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School back, mystery lingers

Emergency services respond to the incident at South End School on Friday. PHOTO/JADE CVETKOV


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Police will be back at South End School in Carterton today trying to find the source of the mystery vapour that triggered one of biggest emergency chemical responses ever in the Wellington region.

On Friday, 107 people at the school went through a decontamination process after several became sick enough for hospital checks.

Parents were welcome to attend the 9am assembly today but have been told any questions they have about what happened on Friday will be addressed after the assembly.

Wairarapa Area Commander Inspector Scott Miller said there was nothing to suggest this was a deliberate attack to target the school or the children, and no one had been sick since.

“It is vapour, it is very strong, and it has been here for a short period of time. It’s blown away in the wind,” he said.

Ministry of Health officials were back at the school on Sunday, but it was cleared to reopen on Monday.

The Army went to the school on Friday night with the idea that they would be needed to take soil samples.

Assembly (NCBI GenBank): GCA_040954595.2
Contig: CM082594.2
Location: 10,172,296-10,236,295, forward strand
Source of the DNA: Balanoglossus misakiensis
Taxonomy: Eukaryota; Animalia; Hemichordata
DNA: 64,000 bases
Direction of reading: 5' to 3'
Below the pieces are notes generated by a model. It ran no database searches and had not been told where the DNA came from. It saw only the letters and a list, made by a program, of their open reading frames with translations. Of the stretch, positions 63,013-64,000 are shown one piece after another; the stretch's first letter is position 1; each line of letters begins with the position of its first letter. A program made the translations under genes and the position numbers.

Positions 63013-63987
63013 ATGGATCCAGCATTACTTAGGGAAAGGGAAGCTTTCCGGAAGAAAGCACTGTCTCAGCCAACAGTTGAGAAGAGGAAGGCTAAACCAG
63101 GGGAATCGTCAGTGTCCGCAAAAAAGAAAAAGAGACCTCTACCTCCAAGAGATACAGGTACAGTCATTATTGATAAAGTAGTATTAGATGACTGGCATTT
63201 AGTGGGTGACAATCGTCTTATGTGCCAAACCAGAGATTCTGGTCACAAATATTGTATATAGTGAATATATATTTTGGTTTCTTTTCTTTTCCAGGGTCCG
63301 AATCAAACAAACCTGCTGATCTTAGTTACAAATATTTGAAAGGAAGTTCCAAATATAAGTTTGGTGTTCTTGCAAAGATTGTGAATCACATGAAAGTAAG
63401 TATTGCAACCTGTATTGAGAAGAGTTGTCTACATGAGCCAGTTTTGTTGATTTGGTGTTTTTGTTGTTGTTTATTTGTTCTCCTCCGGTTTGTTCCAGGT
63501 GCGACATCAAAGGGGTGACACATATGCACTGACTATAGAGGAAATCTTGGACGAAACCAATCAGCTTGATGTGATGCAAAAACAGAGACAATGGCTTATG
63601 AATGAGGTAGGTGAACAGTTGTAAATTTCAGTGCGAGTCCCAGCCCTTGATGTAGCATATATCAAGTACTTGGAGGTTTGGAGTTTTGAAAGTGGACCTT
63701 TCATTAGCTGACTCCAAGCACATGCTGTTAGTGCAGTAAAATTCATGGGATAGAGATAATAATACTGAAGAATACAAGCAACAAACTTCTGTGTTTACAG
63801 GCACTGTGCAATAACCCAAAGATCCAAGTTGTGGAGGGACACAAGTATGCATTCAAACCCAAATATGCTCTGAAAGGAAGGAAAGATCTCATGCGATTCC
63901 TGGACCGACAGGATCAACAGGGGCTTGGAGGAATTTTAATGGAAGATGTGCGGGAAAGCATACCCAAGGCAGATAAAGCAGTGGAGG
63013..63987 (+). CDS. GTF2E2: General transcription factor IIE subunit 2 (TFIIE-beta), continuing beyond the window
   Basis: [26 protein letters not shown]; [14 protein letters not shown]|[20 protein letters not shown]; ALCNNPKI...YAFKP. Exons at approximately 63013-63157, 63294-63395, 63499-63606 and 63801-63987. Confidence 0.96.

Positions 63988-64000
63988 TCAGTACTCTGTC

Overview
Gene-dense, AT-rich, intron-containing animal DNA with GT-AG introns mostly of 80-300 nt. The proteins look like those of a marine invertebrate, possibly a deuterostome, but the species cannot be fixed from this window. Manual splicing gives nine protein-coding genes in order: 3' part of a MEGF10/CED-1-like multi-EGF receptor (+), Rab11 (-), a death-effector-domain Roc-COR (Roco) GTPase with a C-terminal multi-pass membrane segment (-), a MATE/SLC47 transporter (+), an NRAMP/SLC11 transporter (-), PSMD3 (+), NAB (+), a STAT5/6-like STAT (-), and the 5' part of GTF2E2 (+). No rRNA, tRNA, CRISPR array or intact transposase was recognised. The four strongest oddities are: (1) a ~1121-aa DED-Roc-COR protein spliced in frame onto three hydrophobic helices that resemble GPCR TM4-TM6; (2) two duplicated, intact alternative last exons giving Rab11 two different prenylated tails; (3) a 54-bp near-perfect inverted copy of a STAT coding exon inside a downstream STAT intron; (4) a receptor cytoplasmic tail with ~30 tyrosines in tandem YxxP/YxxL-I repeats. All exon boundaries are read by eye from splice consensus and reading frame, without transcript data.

But no physical objects or any residue had been found, which negated the need for soil samples.

Both children and residents reported a smell of sulphur or rotten eggs.

The residents on the other side of the road reported the smell was the strongest there, with a south easterly wind blowing it across the school.

Police are not ruling anything out until the investigation has found the source of the smell but said the nearby bacon factory was in the wrong direction.

The Civil Aviation Authority had helped police identify and track planes and pilots, after initial reports from one pupil that something had fallen from a plane.

There were eight aircraft in the area between 1pm and 3pm on Friday, including a Tiger Moth, helicopter, topdressers and a Cessna.

The Cessna was flying from Hawke’s Bay and was over the school at 2.15pm but it was a passenger aircraft, with two people on board.

“You never rule out anything until the end of the investigation,” he said. But the Cessna was very unlikely to be the source.

Police had also talked to local transport companies, to identify what might be carried that smelt as described.

Police were talking to the clandestine [meth] lab team in Wellington and also to Institute of Environmental Science and Research scientists about where the smell could have been from.

But he stressed, “we are advised the smell that is described is not one you would get in drug manufacturer,” he said.

Miller said the police officers would be at the school to reassure teachers and children, and they would be there all day.

Police would “sit down and speak to the children and listen to what they have to say and see if we can get some more information”

“But it is more around that they feel safe at school.”

The emergency services will also be holding debriefs this week.

Carterton mayor John Booth said on Sunday that there was a lot of conjecture and people needed to let authorities do their job.








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